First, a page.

49 posted on 12/05/2005 6:26:05 AM PST by PatrickHenry (Virtual Ignore for trolls, lunatics, dotards, common scolds, & incurable ignoramuses.)
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To: PatrickHenry

I'm convinced that Behe and thus ID are nothing but a book selling charlatan hoax. What baffles me are the people who fall hook, line, and sinker for this hoax. On one hand it's understandable that a person who's never studied science could easily be deceived by charlatans (after all they're selling their pseudo science books to someone). But, on the other hand it would seem that people who fall for a charlatan hoax and are interested in understanding evolution would sooner or later get around to reading a real science book. The evidence I see from these threads is that the trolls who keep invading seem to relish digging themselves deeper into the pit of ignorance when it would be so much simpler and more personally rewarding to just read the science books that debunk the pseudoscience. What is it about pig-ignorance that causes otherwise rational people to wallow in it? Common sense tells you that a any new heavily marketed best selling book that starts off telling you that all the other scientists and experts on the planet are wrong is feeding you a line of stinky BS.

50 posted on 12/05/2005 6:26:49 AM PST by shuckmaster
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To: PatrickHenry
"They seem quite legitimate."

Again, I have to guys have strange bedfellows.

What is your definition of legitimate?

If you want science and religion to become one, then Giberson and Templeton are your men. If you want these two to remain separate, then these aren't your men.

Giberson is a professor at Eastern Nazarene College, in Quincy, Mass., and promotes Process Theology and Open Theism. I have read several of his articles, both of his co-authored books ("The Unholy War" and "Origins of a Creation Story"...or something like that...I have them on my bookshelf) and formerly subscribed to Science & Theology.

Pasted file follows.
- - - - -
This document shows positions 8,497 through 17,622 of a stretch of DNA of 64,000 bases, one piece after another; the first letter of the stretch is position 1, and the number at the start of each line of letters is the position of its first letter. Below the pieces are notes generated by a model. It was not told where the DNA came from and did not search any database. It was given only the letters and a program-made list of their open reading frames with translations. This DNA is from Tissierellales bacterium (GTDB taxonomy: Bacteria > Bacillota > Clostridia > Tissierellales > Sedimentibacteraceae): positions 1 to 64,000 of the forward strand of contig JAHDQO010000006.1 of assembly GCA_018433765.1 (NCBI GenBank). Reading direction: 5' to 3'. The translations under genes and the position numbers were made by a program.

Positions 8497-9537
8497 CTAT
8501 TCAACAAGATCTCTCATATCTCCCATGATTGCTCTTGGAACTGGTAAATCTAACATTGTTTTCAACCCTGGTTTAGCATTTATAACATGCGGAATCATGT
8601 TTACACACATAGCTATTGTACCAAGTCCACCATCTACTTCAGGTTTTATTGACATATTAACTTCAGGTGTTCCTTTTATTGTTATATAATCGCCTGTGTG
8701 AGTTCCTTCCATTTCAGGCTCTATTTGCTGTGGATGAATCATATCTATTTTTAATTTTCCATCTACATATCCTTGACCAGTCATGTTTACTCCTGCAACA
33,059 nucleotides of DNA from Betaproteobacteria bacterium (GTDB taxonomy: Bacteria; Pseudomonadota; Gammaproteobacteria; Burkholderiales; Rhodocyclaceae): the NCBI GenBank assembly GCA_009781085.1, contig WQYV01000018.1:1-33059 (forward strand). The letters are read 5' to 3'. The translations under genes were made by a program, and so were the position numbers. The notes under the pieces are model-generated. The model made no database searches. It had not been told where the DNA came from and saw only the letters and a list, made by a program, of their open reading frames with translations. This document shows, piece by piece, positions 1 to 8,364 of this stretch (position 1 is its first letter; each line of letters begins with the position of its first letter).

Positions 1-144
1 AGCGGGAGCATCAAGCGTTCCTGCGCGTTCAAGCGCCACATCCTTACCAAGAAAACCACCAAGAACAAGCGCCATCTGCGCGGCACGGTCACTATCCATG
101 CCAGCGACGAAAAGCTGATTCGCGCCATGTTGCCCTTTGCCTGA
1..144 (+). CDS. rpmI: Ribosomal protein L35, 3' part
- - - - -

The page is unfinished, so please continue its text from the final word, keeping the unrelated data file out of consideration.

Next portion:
Several of my friends have had Dr. Giberson for a professor. Wesley would be rolling over in his grave, if he knew what Giberson was teaching at a Nazarene Church University.

Templeton, a billionaire investor, is a universalist who believes that the Bible does not have/hold all of the information about God and that "new spiritual information" will be found via scientific discovery until some point omega is reached. He gives away a lot of money in an effort to encourage and advance "religion" in, and through, science (I think VadeRetro would really like him).

What Templeton and Giberson advance is no form of Biblical Christianity, nor is it the pure form of science that you say evolutionists adhere to...But I am not surprised that those at Darwin Central would gravitate towards these guys.

It is either a case of my enemy's enemy is my friend or...your evolutionary views are philosophical and religous in nature, as well. Which is it?

51 posted on 12/05/2005 6:33:08 AM PST by pby
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To: shuckmaster
When a distinguished but elderly scientist states that something is possible he is almost certainly right. When he states that something is impossible, he is very probably wrong.
-- Arthur C. Clarke (Clarke's First Law)

When, however, the lay public rallies round an idea that is denounced by distinguished but elderly scientists and supports that idea with great fervor and emotion — the distinguished but elderly scientists are then, after all, probably right.
-- Isaac Asimov's Corollary to Clarke's First Law

52 posted on 12/05/2005 6:34:03 AM PST by PatrickHenry (Virtual Ignore for trolls, lunatics, dotards, common scolds, & incurable ignoramuses.)
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To: Right Wing Professor